I get why a lot of you say to educate the officer, but there are over 40,000 cops in NYC and you’re not going to educate every one of them. There are so many streets in that city, wouldn’t it be easier to just move one block over where that one cop isn’t, and keep shooting? Times Square is just tourists dressed like they are going to Disney World. The interesting people are on all the streets outside of Times Squre anyways :-)

  33. Dennis Keeley Says:

    A photographer who spoke at Art Center was stopped for questioning when making pictures of a homeland security site. The FBI and local law enforcement asked for id etc. He was explaining his rights to them and while standing around and waiting, he called his lawyer on the cell phone and explained his predicament. His lawyer replied, “easier to stay out of jail than get out of jail.” He complied with the cops requests and lived to photograph another day.

    Cameras attract attention, that’s the fact. People want to know what you are photographing in the place that they are. I can always explain what and why I make pictures and 99% of the time that is enough for the inquiring person.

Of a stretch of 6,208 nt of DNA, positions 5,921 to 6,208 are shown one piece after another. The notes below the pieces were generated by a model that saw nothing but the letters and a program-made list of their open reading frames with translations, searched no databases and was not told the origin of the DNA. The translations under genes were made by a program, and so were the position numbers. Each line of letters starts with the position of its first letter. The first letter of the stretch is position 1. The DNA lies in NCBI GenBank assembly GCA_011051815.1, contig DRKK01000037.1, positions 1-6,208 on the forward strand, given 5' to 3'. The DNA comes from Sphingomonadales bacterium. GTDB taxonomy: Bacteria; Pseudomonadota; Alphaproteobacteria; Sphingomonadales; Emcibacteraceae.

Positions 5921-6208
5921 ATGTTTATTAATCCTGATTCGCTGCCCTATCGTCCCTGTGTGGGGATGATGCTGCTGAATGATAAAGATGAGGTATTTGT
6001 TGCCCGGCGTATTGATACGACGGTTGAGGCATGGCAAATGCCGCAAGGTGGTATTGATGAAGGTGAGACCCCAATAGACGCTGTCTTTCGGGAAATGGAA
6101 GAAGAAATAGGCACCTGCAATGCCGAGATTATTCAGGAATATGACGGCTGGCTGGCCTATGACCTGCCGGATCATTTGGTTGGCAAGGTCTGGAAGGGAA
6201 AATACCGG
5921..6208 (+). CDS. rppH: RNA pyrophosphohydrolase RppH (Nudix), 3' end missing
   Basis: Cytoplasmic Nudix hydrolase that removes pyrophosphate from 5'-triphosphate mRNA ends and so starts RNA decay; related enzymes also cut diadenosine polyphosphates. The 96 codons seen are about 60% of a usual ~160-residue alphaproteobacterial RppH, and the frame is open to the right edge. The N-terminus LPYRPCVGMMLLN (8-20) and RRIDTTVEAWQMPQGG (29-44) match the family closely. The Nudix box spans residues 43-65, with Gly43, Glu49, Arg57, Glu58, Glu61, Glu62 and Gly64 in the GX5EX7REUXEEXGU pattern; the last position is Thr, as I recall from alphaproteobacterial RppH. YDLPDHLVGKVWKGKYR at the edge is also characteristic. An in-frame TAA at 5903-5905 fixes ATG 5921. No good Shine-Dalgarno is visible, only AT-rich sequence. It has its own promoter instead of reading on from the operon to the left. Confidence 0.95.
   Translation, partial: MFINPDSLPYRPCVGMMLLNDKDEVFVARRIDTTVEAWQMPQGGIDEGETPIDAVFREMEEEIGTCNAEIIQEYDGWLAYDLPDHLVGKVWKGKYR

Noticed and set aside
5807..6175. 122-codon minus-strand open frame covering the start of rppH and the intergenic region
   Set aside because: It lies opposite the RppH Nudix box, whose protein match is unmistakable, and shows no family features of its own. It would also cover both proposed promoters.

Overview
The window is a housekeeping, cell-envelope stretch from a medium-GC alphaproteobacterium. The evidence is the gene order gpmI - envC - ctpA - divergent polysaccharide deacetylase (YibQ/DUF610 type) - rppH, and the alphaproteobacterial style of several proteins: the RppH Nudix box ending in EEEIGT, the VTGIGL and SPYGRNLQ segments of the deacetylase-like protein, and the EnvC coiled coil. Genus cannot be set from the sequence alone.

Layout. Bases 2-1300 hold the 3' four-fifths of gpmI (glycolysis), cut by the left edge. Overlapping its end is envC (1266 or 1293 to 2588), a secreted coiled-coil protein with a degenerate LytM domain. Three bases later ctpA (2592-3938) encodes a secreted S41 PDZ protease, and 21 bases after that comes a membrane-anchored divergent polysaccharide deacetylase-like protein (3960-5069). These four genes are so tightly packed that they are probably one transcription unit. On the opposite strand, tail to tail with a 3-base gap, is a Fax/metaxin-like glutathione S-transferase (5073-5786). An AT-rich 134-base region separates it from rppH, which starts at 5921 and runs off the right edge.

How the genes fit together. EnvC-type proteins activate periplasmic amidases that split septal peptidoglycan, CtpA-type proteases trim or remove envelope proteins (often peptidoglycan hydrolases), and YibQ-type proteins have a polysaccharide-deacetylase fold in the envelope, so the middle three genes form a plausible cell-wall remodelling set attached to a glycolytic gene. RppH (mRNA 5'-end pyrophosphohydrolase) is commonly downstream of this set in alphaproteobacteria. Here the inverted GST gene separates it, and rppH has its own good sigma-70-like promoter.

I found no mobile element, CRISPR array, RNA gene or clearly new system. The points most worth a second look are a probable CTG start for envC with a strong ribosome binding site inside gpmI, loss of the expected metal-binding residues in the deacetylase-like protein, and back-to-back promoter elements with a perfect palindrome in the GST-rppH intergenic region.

34. Robert Says:

    Correction. The police officer said he had received “several complaints” about Resnick. That does not mean there ever was one complaint. Just because somebody says something, it doesn’t make it true.

  35. JeffGreenberg Says:


    Kuwait bans DSLR street photography
    (or is this hoax?)

  36. dbltapp Says:

    1. Nobody complained. Cops lie all the time – that’s how they justify their actions.

    2. If the cop was watching the guy for several blocks he saw that the photog wasn’t doing anything illegal.

  37. dave Says:

    Dustin Buckner writes:
    “Very well handled. As a photographer and police officer, I know the rights and I know common sense. Live to fight another day.”

    Easy for you to say. If in fact you are a police officer, & you are stopped by another officer while photographing, you show your police badge & you’re on your way. Easy.
    It’s not the same for the rest of us who really are trying to make a living as photographers.

  38. Peter J. Mancus Says: